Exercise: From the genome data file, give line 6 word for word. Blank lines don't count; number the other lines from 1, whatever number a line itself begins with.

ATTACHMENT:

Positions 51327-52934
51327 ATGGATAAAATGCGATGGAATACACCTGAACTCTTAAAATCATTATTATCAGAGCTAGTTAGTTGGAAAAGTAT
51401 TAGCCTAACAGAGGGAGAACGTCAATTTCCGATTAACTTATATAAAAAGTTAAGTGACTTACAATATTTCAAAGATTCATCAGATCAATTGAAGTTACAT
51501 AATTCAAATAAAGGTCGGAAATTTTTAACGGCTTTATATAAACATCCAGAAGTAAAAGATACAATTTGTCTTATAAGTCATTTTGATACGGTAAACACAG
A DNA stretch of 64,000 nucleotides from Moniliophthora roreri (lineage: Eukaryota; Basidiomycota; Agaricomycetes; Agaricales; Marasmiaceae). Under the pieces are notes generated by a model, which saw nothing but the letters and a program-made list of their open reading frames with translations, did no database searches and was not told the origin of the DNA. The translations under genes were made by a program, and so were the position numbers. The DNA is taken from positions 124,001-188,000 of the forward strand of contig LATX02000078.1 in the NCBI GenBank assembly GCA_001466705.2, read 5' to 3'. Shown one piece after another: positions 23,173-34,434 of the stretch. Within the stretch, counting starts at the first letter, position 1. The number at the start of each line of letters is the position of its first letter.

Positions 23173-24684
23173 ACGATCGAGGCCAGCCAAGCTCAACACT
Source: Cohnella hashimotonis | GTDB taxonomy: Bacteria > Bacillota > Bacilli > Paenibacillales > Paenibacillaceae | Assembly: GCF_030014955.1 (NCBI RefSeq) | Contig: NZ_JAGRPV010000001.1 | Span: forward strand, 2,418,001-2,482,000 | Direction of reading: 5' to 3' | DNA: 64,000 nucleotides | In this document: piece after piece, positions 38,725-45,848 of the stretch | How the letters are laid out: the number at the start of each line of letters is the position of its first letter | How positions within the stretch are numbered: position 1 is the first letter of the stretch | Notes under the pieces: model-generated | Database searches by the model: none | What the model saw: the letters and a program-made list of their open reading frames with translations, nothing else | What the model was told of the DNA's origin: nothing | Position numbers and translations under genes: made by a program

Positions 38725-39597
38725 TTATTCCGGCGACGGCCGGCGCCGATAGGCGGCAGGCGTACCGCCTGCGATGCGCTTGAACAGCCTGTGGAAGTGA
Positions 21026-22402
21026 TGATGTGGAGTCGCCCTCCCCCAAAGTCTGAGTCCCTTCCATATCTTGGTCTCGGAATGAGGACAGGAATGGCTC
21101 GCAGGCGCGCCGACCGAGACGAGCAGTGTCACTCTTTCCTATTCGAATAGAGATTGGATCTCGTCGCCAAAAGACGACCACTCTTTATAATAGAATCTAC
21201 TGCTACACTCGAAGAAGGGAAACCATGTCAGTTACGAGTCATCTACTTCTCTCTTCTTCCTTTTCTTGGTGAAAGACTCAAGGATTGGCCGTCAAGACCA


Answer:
Positions 23173-24684